It’s that time of year again. With multiple extensions to deadlines, legislation modifying processes, and other related events that can impact taxes, this coming tax season will introduce tax code changes along with new charitable contribution opportunities specific to the Coronavirus relief bill.
2021 Business Tax Preparation
- Understand which tax return forms you are responsible for filing. The IRS requires different types of businesses to use specific forms. For example, sole proprietors may utilize Forms 1040, 1040-SR, 1040-ES, 940, 941, 943, 944, W-2, W-3, and/or Schedules C and SE; whereas corporations may utilize Forms 1120, 1120-W, 940, 941, 943, and/or excise taxes. Make sure you understand what your business is categorized as and determine which tax forms you are responsible for filing.
- Mark your calendar for your tax filing deadline(s). Depending on your business and the extensions the IRS provided for filing income and information returns, be sure to note the following tax deadlines:
- January 31: Wage statements and independent contractor forms
- February 28: 1099-MISC forms (paper) that missing Box 7 amounts
- March 31: Forms 1097, 1098, 1099, 3921, 3922, and W-2GS (electronic)
- March 15: Partnerships, multiple limited liability companies (LLCs), and S corporations
- April 15: Sole proprietorships and single-member LLCs
- Collect the appropriate records and information needed for filing. To prepare for filing your taxes, you will likely need the following documentation:
- Employer Identification Number (EIN)
- Income statement
- Balance sheet
- Bank and credit card statements
- Payroll records
- Previous year’s tax return
- Estimated tax payments.
Tip: Research potential tax deduction eligibility. For example, a frequently used tax deduction that will likely be applicable for most businesses for tax year 2020 is using your home for business (remote work).
- Calculate and deduct your estimated tax payments. Most businesses pay quarterly estimated taxes. These amounts should be deducted from the payment total to minimize overpayment during tax season.
Estimating taxes will depend on the type of business you have. For example, estimated taxes for specialized industries like farmers or fisherman will likely differ from that of a white-collar corporation. To explore estimated taxes for different types of businesses, visit the IRS website.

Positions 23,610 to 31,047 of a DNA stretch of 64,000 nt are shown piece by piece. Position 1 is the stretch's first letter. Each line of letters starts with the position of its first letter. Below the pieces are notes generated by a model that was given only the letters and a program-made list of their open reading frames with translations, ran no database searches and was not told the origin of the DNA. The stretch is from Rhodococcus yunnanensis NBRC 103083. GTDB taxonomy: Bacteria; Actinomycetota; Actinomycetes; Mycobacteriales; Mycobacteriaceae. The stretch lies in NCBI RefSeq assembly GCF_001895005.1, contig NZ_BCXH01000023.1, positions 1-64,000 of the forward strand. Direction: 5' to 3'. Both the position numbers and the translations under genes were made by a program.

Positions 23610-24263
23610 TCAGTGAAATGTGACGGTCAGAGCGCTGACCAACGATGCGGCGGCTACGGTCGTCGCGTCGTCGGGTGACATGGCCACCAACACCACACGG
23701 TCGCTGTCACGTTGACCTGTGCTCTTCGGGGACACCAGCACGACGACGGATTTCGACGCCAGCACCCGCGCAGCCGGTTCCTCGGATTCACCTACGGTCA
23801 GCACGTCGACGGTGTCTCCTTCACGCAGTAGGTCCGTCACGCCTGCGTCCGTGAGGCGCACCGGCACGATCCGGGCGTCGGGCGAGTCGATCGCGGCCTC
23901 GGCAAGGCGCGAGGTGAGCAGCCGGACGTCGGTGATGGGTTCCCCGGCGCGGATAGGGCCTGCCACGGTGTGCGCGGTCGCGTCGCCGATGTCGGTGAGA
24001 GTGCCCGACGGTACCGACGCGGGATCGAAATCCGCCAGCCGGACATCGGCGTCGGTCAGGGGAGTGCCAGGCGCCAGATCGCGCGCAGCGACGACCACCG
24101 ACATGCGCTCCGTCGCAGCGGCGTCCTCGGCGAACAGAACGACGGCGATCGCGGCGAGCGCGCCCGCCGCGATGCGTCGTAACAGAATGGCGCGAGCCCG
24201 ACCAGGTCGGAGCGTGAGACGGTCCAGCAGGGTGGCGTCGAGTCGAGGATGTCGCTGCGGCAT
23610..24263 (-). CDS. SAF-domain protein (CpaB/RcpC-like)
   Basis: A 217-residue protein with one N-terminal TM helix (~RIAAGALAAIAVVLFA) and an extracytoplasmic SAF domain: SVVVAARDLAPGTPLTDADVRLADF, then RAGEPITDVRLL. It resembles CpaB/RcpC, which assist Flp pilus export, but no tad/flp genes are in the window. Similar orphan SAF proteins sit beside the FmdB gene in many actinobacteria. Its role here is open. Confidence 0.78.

- Submit your tax return. After you have completed the above steps, you should be ready to file your tax return. Make sure you file by the deadline
Other Business Considerations
- Alternative Minimum Tax (AMT) refunds. The AMT expands income tax by disallowing deductions under regular taxes. To understand if you owe AMT in addition to regular tax, look at the previous year’s 6251 form. Review lines 2 and 3 for entries to determine if adjustments can be made to the taxable income for AMT.
- Leverage current losses. Net operating losses (NOLs) can be claimed only as a carryback refund if the previous year’s tax return has been completed. The CARES Act restores the five-year NOLs in any taxable year before 2021.
- Bonus depreciation. Taxpayers are able to amend 2018 and 2019 tax returns to receive a refund, as the retroactive nature of the CARES Act is favorable for completed qualified expenditures.
- Payroll tax deduction timeline. The CARES Act allows the deferral of tax deposit and payments for the employer-paid portion of Social Security tax through December 31, 2020.
From taxes 101, such as distributing W2s or classifying workers (i.e., W2 vs 1099), to finding tax breaks and ensuring timely, accurate filing taxes and tax compliance, contact VensureHR. Our tax management team can provide tips, support, and resources to guide you through a smooth 2021 tax season.
CPA Practice Advisor